As featured in The Country Web Number 58 Autumn 2013
It’s important to develop and maintain a good working relationship with your main doctor in life, who is normally a GP but can also include any number of specialist doctors that we become involved with through our life. Sometimes men may wonder what things they need to tell their doctors or what might be more indicative of a larger problem. Women are usually more familiar with the health system as they spend more time with doctors discussing their problems and children’s issues. So we are not meant to naturally know how best to get on with our doctor. You should find a GP who provides care that is scientific, considerate and compassionate. You need to stay in control of your health by fully understanding the nature of any health problem and the mechanisms and potential hazards of treatments or side effects of drugs. Don’t hesitate to ask questions or request more consultations for complicated problems. Try to develop an overall Health Plan with your doctor—most men have a maintenance plan for their car or computer so why not develop a health plan with your doctor to increase your chances of maintaining a long and healthy life.
If you have a good working relationship with your doctor it helps to make sure that you’re being as open as you can be and presenting all information in a way that your doctor can use effectively. It’s a two-way street—your doctor isn’t a ‘mind reader’ —keep him or her informed of what’s happening for you. When consulting a doctor present a detailed and well organised account of symptoms and relevant past history. Before you arrive at the doctor’s you might want to write down symptoms and history, current medications and dosages, plus any questions or things you want to talk about. If there’s more than one problem begin with the most important one. Bring your concerns up early in your visit and take notes as it is easy to forget key information if you are feeling unwell.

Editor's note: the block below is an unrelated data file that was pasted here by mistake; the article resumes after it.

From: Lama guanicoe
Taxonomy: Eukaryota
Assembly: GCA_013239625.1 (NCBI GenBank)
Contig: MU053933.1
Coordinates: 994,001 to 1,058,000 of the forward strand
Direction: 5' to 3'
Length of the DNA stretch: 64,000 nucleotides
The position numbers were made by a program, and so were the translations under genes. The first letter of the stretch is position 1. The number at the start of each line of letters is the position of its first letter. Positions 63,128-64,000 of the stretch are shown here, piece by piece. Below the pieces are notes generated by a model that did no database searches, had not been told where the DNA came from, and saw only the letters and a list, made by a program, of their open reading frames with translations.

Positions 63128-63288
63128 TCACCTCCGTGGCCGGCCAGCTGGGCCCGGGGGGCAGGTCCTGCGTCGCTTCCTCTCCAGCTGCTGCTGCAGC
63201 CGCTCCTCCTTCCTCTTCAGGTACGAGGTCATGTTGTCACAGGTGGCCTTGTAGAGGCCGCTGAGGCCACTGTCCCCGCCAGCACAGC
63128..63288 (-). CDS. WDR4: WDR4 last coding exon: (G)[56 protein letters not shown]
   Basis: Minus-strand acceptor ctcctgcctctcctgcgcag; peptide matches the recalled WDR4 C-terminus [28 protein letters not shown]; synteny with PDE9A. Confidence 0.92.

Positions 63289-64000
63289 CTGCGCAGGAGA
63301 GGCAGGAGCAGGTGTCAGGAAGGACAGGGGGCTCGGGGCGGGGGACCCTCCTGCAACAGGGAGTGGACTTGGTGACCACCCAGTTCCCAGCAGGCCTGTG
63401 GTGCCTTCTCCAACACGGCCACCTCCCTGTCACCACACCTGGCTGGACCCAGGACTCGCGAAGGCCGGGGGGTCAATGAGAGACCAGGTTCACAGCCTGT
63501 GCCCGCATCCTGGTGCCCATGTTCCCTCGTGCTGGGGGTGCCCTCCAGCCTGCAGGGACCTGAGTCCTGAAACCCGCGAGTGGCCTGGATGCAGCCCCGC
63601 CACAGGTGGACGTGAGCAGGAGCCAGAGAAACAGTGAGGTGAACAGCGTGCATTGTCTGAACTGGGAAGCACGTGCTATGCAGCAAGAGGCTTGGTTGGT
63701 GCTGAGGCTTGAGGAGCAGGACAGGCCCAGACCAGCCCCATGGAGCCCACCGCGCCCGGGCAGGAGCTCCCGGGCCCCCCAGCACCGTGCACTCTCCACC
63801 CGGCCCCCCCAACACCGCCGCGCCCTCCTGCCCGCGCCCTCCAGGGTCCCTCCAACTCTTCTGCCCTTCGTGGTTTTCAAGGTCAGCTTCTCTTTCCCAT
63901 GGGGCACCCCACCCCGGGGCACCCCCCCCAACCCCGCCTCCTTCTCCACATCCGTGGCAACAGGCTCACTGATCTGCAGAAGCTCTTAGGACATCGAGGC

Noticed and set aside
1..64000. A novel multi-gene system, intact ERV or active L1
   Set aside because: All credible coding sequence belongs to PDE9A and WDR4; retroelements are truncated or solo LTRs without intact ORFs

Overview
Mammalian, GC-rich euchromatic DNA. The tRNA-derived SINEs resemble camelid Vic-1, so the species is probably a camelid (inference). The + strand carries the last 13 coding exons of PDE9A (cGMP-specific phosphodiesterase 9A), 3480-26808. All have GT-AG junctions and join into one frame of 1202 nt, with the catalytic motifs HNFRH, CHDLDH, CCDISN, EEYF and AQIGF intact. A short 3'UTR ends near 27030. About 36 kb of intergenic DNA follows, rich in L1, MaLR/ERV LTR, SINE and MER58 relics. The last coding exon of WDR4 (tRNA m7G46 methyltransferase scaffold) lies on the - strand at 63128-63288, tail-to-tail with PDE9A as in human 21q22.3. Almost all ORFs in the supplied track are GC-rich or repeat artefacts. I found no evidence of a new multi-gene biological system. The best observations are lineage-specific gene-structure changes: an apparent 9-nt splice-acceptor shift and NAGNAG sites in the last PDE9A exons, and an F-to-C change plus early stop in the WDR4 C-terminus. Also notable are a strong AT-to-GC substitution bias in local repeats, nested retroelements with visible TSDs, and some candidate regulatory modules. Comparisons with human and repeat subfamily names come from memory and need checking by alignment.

Some men have been raised to be self-reliant and to conceal weakness and pain as they think showing and talking about this is unmanly. Your doctor is there to help you and needs to know what is going on—so talking about all your symptoms, feelings and providing him with accurate pain levels is the sensible way to go. Don’t minimise your symptoms as this makes it much harder for a doctor to effectively assess and treat you. Be honest and build your health plan together with your doctor.